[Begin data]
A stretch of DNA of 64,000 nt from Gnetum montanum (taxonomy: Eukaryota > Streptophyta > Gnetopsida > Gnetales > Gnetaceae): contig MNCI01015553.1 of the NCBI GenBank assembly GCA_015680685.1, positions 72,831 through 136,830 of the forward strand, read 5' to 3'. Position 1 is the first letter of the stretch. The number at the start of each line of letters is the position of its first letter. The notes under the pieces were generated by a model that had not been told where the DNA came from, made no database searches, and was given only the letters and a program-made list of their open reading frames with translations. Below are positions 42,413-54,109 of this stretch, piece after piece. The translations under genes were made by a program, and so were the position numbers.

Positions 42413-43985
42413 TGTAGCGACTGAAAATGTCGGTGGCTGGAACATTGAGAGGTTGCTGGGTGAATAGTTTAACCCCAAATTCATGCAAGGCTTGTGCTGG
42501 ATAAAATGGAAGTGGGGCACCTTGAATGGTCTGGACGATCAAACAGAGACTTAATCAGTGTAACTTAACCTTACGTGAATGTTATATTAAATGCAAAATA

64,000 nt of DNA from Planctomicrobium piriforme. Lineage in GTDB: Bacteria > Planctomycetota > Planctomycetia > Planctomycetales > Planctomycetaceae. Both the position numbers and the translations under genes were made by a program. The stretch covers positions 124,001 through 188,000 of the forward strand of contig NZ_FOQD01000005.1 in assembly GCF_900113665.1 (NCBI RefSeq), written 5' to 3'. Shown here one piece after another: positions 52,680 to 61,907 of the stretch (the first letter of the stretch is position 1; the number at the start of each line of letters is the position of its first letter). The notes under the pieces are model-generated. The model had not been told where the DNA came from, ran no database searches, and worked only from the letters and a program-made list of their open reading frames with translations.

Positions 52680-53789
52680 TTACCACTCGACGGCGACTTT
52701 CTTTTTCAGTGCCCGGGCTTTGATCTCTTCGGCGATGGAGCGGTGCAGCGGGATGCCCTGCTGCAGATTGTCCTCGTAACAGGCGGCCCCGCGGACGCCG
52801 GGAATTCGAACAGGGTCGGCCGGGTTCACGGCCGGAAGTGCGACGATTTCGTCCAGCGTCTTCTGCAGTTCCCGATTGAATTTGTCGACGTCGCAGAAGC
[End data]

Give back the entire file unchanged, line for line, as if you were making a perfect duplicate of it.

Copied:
A stretch of DNA of 64,000 nt from Gnetum montanum (taxonomy: Eukaryota > Streptophyta > Gnetopsida > Gnetales > Gnetaceae): contig MNCI01015553.1 of the NCBI GenBank assembly GCA_015680685.1, positions 72,831 through 136,830 of the forward strand, read 5' to 3'. Position 1 is the first letter of the stretch. The number at the start of each line of letters is the position of its first letter. The notes under the pieces were generated by a model that had not been told where the DNA came from, made no database searches, and was given only the letters and a program-made list of their open reading frames with translations. Below are positions 42,413-54,109 of this stretch, piece after piece. The translations under genes were made by a program, and so were the position numbers.

Positions 42413-43985
42413 TGTAGCGACTGAAAATGTCGGTGGCTGGAACATTGAGAGGTTGCTGGGTGAATAGTTTAACCCCAAATTCATGCAAGGCTTGTGCTGG
42501 ATAAAATGGAAGTGGGGCACCTTGAATGGTCTGGACGATCAAACAGAGACTTAATCAGTGTAACTTAACCTTACGTGAATGTTATATTAAATGCAAAATA

64,000 nt of DNA from Planctomicrobium piriforme. Lineage in GTDB: Bacteria > Planctomycetota > Planctomycetia > Planctomycetales > Planctomycetaceae. Both the position numbers and the translations under genes were made by a program. The stretch covers positions 124,001 through 188,000 of the forward strand of contig NZ_FOQD01000005.1 in assembly GCF_900113665.1 (NCBI RefSeq), written 5' to 3'. Shown here one piece after another: positions 52,680 to 61,907 of the stretch (the first letter of the stretch is position 1; the number at the start of each line of letters is the position of its first letter). The notes under the pieces are model-generated. The model had not been told where the DNA came from, ran no database searches, and worked only from the letters and a program-made list of their open reading frames with translations.

Positions 52680-53789
52680 TTACCACTCGACGGCGACTTT
52701 CTTTTTCAGTGCCCGGGCTTTGATCTCTTCGGCGATGGAGCGGTGCAGCGGGATGCCCTGCTGCAGATTGTCCTCGTAACAGGCGGCCCCGCGGACGCCG
52801 GGAATTCGAACAGGGTCGGCCGGGTTCACGGCCGGAAGTGCGACGATTTCGTCCAGCGTCTTCTGCAGTTCCCGATTGAATTTGTCGACGTCGCAGAAGC